Mr. Brooks - Earl Brooks (Kevin Costner) is a nice guy. In fact, he's man of the year. He has a loving wife (Marg Helgenberger) and daughter (Danielle Panabaker), a nice home, and is the founder of a successful box company. Unfortunately he also has a voice in his head that tells him to kill people. Earl refers to this voice as Marshall (William Hurt), and has successfully ignored it for the past two years. However, on the night that he is awarded Man of the Year by his local chamber of commerce, Marshall convinces Earl to kill once more. After arriving home from the ceremony, Earl makes an excuse for his wife and goes off to the home of two strangers, shooting each of them in the head. After the fact he notices that he's done so in a room with open curtains. He closes them quickly, but it's already too late. The next day a young man shows up at the box factory asking to speak with Mr. Brooks and brandishing an envelope containing photos of him at the scene of the murders. Earl immediately assumes that the man, who refers to himself as Mr. Smith (Dane Cook), wants to blackmail him for money. This is not the case. What Mr. Smith wants is for Earl to take him along for his next murder. He agrees to do so in exchange for all the copies of the incriminating photographs. Meanwhile, Detective Tracy Atwood (Demi Moore) finds herself in the middle of an investigation that has been cold for two years, adding to her growing list of problems. Not only is Atwood (a millionaire who does police work for the pleasure rather than the paycheck) in the middle of her second divorce, but a particularly threatening individual named Meeks (Matt Schulze) who she put away has escaped from prison and is out for blood. Particularly hers. Over several nights Mr. Brooks and Mr. Smith search for a victim worthy of Mr. Smith's first time, but Mr. Brooks' thoughts are elsewhere as his daughter has dropped out of school, moved home, and given her parents some troubling news. This situation is only made worse when the police show up at the Brooks residence asking for her. Finding the perfect target becomes the least of Earl Brooks' problems as he deals with his daughter, a man with evidence of his crimes, and a cop who won't rest until she ends his killing spree. Admittedly, the real reason that I wanted to see Mr. Brooks was to find out if comedian-turned-actor Dane Cook could pull off this type of role. To his credit, and my delight, he did just that. I've seen and heard so much of Cook's comedy material that sometimes it's impossible not to be reminded of him when his voice hits a certain note or two (especially when he screams/yells, which he often does in his comedy routine). However, outside of those instances, which someone unfamiliar with his comedy wouldn't even notice, he proved to me that he has what it takes to be a serious dramatic actor. This is not to say that his character was always serious, though. Next to Kevin Costner's role as a perfect killer, Cook's Mr. Smith was a bit of a bumbling fool at times, which really allowed him to make the transition from comedian to actor in this case. He was the comic relief of the film, but also had his fair share of serious and even tense moments. As far as Costner is concerned, I've seen very few of his films before, but I thought that he was cast perfectly in the title role of Mr. Brooks. The real golden moments in this movie are when he interacts with Dane Cook and his alternate personality played by William Hurt. Alone, the character of Mr. Brooks is a fairly boring one, but when he and Marshall are discussing their situation or laughing together, which is all supposed to take place inside of Brooks' head, both Hurt and Costner tear up the screen. Their chemistry was wonderful. The character that I really could have done without is Demi Moore's Detective Atwood. I was totally enthralled in every moment of the movie involving Mr. Brooks, Mr. Smith, and Marshall, but whenever Demi Moore was onscreen I was left wondering why she was even in the movie. In fact, the majority of the films downfalls are related to the fact that there were too many unnecessary side-stories going on. Yes, Atwood's divorce and Meeks' escape from prison factor into the plot, but they could have just as easily been cut completely from the movie and more screen time could have been given to the plot-line that everyone went to the theater to see in the first place: Mr. Brooks' plight. Demi Moore's character was simply one big walking stereotype. She's rich, but loves being a cop anyway (just like Will Smith in Bad Boys), she feels like she has something to prove because she's a woman on the force (just like Jodi Foster in The Silence of the Lambs), and she's obsessed with the case and risks being "put behind a desk" because of her wild actions (just like the main character in every cop movie ever). As I mentioned before, her character could have been completely written out of the film, and in my opinion she should have been. The other portion of the movie that I didn't like was the plot-line involving Mr. Brooks' daughter. I won't reveal anything about what exactly this story-line involves, but I could really have done without it. I honestly think the worst thing about Mr. Brooks is that it lacked focus. I'm generally tired of films in which people have multiple personalities because it's been done so many times before and has also more than likely been done better (a la Fight Club and/or Primal Fear), but Mr. Brooks gets away with it because it's not a mystery. Right from the get-go we know what's going on in Mr. Brooks' head, and it's less of a mystery than a "where is this going to take us?" situation. The film certainly has problems, but it's very deserving of at least one viewing. Because of it's flaws Mr. Brooks isn't something that I'm dying to see again, but I enjoyed it enough to recommend it.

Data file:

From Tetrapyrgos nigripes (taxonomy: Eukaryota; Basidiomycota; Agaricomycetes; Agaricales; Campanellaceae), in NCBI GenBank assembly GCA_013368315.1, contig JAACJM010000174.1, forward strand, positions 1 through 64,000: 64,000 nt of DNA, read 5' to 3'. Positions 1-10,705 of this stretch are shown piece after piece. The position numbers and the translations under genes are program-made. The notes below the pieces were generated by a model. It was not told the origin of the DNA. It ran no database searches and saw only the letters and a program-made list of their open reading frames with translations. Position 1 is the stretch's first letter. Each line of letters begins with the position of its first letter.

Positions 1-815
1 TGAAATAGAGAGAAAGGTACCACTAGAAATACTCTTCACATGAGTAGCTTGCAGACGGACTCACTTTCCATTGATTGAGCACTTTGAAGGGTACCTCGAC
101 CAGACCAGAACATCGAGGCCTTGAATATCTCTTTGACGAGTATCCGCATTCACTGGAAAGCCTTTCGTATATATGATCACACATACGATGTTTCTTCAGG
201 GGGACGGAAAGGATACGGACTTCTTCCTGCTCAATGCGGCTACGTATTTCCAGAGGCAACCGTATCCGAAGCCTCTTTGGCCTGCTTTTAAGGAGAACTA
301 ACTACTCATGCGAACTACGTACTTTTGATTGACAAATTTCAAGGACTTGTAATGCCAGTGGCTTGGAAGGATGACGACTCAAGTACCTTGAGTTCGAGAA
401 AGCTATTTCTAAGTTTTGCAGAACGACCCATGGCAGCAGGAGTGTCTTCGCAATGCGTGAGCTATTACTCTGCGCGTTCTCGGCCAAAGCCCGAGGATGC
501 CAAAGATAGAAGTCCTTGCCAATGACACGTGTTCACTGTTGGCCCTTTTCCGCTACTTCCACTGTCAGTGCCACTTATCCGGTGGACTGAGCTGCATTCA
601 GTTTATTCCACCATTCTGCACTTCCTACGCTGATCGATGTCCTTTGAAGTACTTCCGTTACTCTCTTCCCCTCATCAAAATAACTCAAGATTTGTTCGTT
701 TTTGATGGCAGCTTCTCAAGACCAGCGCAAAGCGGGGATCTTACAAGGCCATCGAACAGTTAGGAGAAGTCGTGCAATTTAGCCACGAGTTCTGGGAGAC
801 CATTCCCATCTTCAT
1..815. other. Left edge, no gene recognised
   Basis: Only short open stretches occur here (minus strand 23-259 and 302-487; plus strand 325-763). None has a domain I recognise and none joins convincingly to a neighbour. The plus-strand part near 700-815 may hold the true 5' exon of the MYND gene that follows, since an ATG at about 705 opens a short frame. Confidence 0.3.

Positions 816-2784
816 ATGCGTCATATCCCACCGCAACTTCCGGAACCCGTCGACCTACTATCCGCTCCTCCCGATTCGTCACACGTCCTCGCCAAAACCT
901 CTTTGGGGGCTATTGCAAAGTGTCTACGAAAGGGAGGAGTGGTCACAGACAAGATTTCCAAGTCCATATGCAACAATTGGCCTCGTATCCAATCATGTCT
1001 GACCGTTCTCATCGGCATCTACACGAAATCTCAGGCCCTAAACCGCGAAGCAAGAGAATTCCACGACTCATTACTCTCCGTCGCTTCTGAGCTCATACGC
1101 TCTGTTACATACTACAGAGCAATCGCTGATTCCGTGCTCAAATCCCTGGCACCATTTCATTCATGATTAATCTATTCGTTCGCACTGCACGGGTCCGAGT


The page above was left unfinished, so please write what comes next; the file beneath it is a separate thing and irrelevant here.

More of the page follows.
Bug - Agnes White (Ashley Judd) is a lonely woman. She lives alone in a motel and works at a bar for next to no money. Her ex-husband has been in prison for two years for committing armed robbery. She also has very few friends, which is about to change. One night after work, Agnes' friend R.C. (Lynn Collins) drops by her place with a man she's just met. Before long, R.C. opts to leave and go to a party, but her friend Peter Evans (Michael Shannon) decides to stay. Agnes offers Peter her sofa for the night since he has nowhere to go, and he gratefully accepts. The next morning Agnes' ex-husband Jerry Goss (Harry Connick Jr.) shows up at her home uninvited, taking her money and claiming that he'll be back in a few days after he takes care of some business. Afraid to be alone, Agnes invites Peter to stay for a while longer. Before long the two of them become intimate, which is right around the time that the bugs arrive. Agnes and Peter think that they're aphids, but they aren't really sure. It all begins with a few bites, but the bugs quickly infest the motel room. Tensions rise as R.C. claims that Agnes and Peter are merely imagining the bugs and that they don't actually exist. They aren't convinced, though, and begin to take desperate measures to rid themselves of their uninvited guests. Meanwhile, a man named Dr. Sweet (Brian F. O'Byrne) is searching for Peter, who refuses to tell Agnes anything about his past. As Jerry returns and even more bugs show up, Agnes and Peter's lives begin to spin out of control. Bug is a peculiar movie. When I first saw the trailer I was absolutely confused as to what the film was about. Really all I knew was that I really wanted to find out whether the film's bugs were real or just figments of the characters' imaginations. Bug was originally a stage play written by the same person responsible for the films script: Tracy Letts. The fact that the story was meant for a stage is fairly obvious as you watch the movie. There are only about four different locations over the course of the film, and about 95% of the screen time is spent in the main characters motel room. In addition to the small number of sets, there are also very few characters. I can only think of five people who play any sort of important role in the story, and three of them get the majority of the lines. As such, the quality of the acting becomes incredibly important in keeping the audience's interest. Bug is primarily centered around conversations between the characters of Peter and Agnes, so it's a damn good thing that the actors they chose knew what they were doing. Michael Shannon, who I've only previously seen in supporting roles in films such as 8 mile and Tigerland, was absolutely amazing as Peter Evans. By the end of the film his character has gone off the deep end, but he still manages to remain likable, somehow. Ashley Judd is another actor whose work I haven't had much experience with. However, in her case I also haven't enjoyed her performances in either of the films I'd previously seen her in (Twisted and Kiss The Girls). My feelings about her in Bug are the polar opposite of this, though. I thought that Judd was great in this film and really played well off of Shannon. The two of them had an incredible onscreen chemistry that really sells the incredible situations that they find themselves in. Also of note is Harry Connick Jr. who, once again, I wasn't terribly familiar with going into Bug. He perfectly completes the "love triangle" of Peter, Agnes, and Jerry, and perhaps makes Peter even more likable by being a complete asshole himself. The film was directed by William Friedkin, who was responsible for The Excorcist, but I would hardly call Bug a horror movie. I suppose it could be classified as a thriller. Based on the trailers I was expecting it to be either scary or grotesque, but it was really neither of those things. There is a rather disturbing scene involving the pulling of a tooth, but aside from that, Bug was much more tame than I expected it to be. In the end the film is really about the question of whether the bugs are real or just hallucinations and what the answer to that mystery will mean for the main characters. I find it very hard to think of a way to briefly describe what to expect from Bug, so I won't bother to try. It's definitely not a film for everyone, but you'll just have to watch it and decide for yourself if this one's for you.
The Crow - Top Dollar (Michael Wincott) is a vicious crime lord obsessed with power. Once a year he declares "Devil's Night" on Detroit, a night when his underlings commit rampant crimes including robbery, arson, rape, and murder. On one such night some of Top Dollar's henchmen murder an innocent guitarist named Eric Draven (Brandon Lee) and his fiancée Shelley Webster (Sofia Shinas), who never saw their demise coming. One year later Top Dollar still rules the streets of Detroit, but on the anniversary of his death, Eric Draven rises from his grave. Resurrected by a crow he now seeks vengeance on those who were responsible for his death. The crow links Eric to the living world, so as long as the bird remains alive so shall he. Physical harm to Draven himself is useless. Donning enough leather and belt buckles to make a hardcore biker blush and painting his face, Eric takes off into the night. His goal is to get revenge on Top Dollar and his cronies: T-Bird (David Patrick Kelly), Tin Tin (Laurence Mason), Funboy (Michael Massee), and Skank (Angel David). In the process, Draven crosses paths with Sergeant Albrecht (Ernie Hudson) of the Detroit police and a young girl named Sarah (Rochelle Davis) who touches his heart and motivates him even further to clean up the streets of the city. If you like eye shadow, rain, leather, darkness, unkempt black hair, and more rain, then The Crow is the movie for you. This film is known for being a staple of the "gothic" subculture just about as much as it is for being mocked by people who aren't a part of the "gothic" subculture, so I'll do my best not to make any more cracks about it. However if you've seen it before, then you know that's a pretty tall order. The Crow is by no means a great movie, no matter what your weird artistic cousin with the black fingernails and spiked dog collar says (shit, there I go again). It has it's moments of worth, though, so by all means, lets start off with those. Michael Wincott makes a great bad guy with that deep Crash Test Dummies-style voice of his. He looks like a fool in this movie, but he's at least a pretty creepy dude. The other particularly good thing that I can think of from this film is the gunfight in Top Dollar's headquarters. It's essentially about twenty guys with various small arms shooting at Draven, who manages to kick all their asses. As far as fight scenes go it's actually pretty good. This scene definitely sticks out from the rest of the film. The ensuing rooftop chase scene was also pretty nice looking. It had an interesting style to it, which leads me to my next point. The Crow gave me the same feeling that I get from most Tim Burton films. When watching his films I almost always get this subconscious feeling that the location the film is taking place in isn't real. I always refer to this feeling by saying that the films seem like they take place inside a snow globe. The best way I can think of to describe this is by referring to the model of the town that Alec Baldwin's character built in the attic in Beetlejuice. The movie opens with several aerial shots of different spots in the town, which feels fake, but then camera pulls back to reveal that it was just a model the whole time. Films like Beetlejuice, Edward Scissorhands, Big Fish, Batman, Batman Returns, Mars Attacks, and The Crow always make me feel like the camera is about to pull back at any moment and the whole thing is going to be revealed as a fake set or something. I dunno, maybe I'm nuts, but that's just the way I feel. I'm not saying that this is a good or bad thing, but I thought I'd mention it. Anyway, I can't say that the acting in The Crow is altogether very good, and the plot is notably weak. Some of the stylistic choices in the film bothered me as well, such as how it never stopped raining. I got sick of everything being wet very quickly. I also had a problem with how ridiculous the gang members were in the film. The Warriors manages to pull off the wacky hoodlums somehow, but The Crow's villains just seemed unrealistically stupid for the most part. Overall, as you can no doubt tell, I did not like The Crow. I would say that everyone should see it at least once since it is somewhat of a cult classic, but beyond that reasoning, The Crow doesn't hold much appeal for me.